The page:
• 28. Next steps Identify how well your organisation is prepared for managing the needs of someone reaching the end of their life The ideal time to talk to people about end of life issues is when they are still well. It may be helpful to sign up to an organisation like the Dying Matters coalition to get access to free leaflets and guidance that can help open up discussions earlier What policies and referral pathways are in place now and how can they be improved? (see Appendix 3 for an example of a palliative care pathway developed by St Mungo’s) Share this information with all staff who may be involved in the delivery of end of life care Complete the key contacts sheet and keep in a visible place. This will allow you to have available local information about relevant services including bereavement services Consider if it would be useful for a dedicated person to do a course in bereavement counselling Look after yourself and each other: build in time to talk about difficult situations Find out if there is any available training in your area Check the available resources which are on the National End of Life Care Programme website Check National End of Life Care Programme support sheets relevant to this publication. 27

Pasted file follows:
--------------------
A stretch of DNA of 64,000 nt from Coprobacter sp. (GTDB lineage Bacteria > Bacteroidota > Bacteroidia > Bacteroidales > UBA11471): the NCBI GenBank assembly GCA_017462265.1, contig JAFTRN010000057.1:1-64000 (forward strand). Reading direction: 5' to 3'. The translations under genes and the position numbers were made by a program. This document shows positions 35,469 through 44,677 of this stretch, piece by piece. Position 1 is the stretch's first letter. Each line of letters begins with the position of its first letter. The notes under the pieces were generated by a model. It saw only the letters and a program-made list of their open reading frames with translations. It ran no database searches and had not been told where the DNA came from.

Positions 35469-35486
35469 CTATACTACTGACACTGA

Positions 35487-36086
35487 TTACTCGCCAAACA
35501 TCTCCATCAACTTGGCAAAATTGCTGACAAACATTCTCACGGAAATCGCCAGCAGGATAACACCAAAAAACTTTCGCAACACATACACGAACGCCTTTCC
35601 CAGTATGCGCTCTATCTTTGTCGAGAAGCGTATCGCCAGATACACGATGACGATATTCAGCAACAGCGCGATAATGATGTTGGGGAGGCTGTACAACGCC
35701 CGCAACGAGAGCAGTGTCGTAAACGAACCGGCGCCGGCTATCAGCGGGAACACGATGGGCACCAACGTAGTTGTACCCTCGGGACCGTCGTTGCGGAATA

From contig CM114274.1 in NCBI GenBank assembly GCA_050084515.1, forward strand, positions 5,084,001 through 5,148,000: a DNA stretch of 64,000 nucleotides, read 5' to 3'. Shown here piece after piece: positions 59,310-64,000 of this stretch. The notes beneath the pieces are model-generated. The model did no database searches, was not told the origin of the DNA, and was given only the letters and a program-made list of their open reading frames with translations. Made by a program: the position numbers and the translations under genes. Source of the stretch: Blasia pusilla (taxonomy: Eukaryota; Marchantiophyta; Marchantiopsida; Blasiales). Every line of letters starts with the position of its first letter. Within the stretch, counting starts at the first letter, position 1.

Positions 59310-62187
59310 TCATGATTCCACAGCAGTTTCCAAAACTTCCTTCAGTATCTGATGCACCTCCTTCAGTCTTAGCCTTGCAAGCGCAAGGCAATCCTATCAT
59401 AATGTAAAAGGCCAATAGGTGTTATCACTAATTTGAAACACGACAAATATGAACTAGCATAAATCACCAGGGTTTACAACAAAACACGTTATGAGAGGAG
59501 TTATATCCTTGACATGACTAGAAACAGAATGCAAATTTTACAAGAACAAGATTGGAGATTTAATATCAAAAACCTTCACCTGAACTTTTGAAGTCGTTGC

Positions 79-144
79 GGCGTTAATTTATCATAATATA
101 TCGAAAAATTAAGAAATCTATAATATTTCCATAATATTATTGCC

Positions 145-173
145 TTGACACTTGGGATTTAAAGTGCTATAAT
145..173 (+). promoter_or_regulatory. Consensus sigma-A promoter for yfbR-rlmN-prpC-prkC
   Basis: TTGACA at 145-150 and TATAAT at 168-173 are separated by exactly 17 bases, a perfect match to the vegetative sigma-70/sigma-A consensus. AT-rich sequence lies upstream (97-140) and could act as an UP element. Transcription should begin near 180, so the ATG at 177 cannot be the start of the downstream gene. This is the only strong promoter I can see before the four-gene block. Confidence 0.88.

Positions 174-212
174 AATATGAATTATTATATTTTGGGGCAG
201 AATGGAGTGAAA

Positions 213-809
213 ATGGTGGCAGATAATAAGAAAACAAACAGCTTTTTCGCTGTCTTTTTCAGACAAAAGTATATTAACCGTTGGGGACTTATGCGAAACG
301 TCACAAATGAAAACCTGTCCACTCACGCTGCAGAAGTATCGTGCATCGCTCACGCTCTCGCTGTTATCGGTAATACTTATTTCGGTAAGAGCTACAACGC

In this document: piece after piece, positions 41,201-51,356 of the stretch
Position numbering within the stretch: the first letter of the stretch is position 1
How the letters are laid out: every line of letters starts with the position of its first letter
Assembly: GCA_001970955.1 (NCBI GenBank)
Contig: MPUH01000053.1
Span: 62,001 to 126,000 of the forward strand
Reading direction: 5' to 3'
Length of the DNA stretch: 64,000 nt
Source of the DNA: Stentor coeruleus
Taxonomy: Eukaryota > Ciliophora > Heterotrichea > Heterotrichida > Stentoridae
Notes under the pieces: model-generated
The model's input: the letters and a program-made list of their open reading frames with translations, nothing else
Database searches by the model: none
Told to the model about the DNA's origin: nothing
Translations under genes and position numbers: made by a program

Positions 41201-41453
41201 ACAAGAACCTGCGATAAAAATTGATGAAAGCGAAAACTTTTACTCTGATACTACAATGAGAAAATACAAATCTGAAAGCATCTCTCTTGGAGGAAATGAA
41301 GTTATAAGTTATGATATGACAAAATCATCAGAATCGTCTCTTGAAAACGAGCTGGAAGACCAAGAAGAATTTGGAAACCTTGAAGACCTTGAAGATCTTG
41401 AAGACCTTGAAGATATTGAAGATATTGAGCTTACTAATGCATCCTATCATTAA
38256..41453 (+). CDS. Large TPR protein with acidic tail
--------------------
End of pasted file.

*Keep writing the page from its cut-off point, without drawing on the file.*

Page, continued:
• 29. Next steps Are you prepared as an organisation? Case study Joanne is 30 years old. She began drinking heavily at age 14 and for many years has been using substances such as crack cocaine and heroin. She was diagnosed with advanced liver disease 12 months ago. In a recent hospital admission the medical team told her that if she did not stop drinking her life expectancy would be less than six months. Joanne is currently awaiting the outcome of an application for funding for a detox/ rehab programme. Her engagement with substance use agencies is erratic and her motivation poor. She still has periods of feeling unwell with admissions to hospital. But she continues to receive psychological and emotional support from staff and has been introduced to the community specialist palliative care team. She is currently being considered for funding for her third detox/rehab programme in two years due to the seriousness of her condition. In her previous two programmes she completed detox but did not reach the rehab stage. She is aware of how unwell she is and continues to live with the belief that she will die within months if she does not get into a detox/rehab programme. Many staff at the hostel where Joanne lives were insistent she had to stop drinking immediately to improve her chances of living longer. But it is important to allow clients to remain in control of the choices they face when dealing with end of life issues, however difficult staff find them. Photo courtesy of St Mungo’s homeless charity In Joanne’s case this meant accepting the possibility that, for whatever reasons, she may not be able to undertake or complete a detox/rehab programme, knowing that it will shorten her life. It was also important to let her know that staff would back her request for another chance at detox/ rehab and that whatever the outcome they would provide support. This allowed her to retain control of her life but not feel abandoned, regardless of the choices she made. 28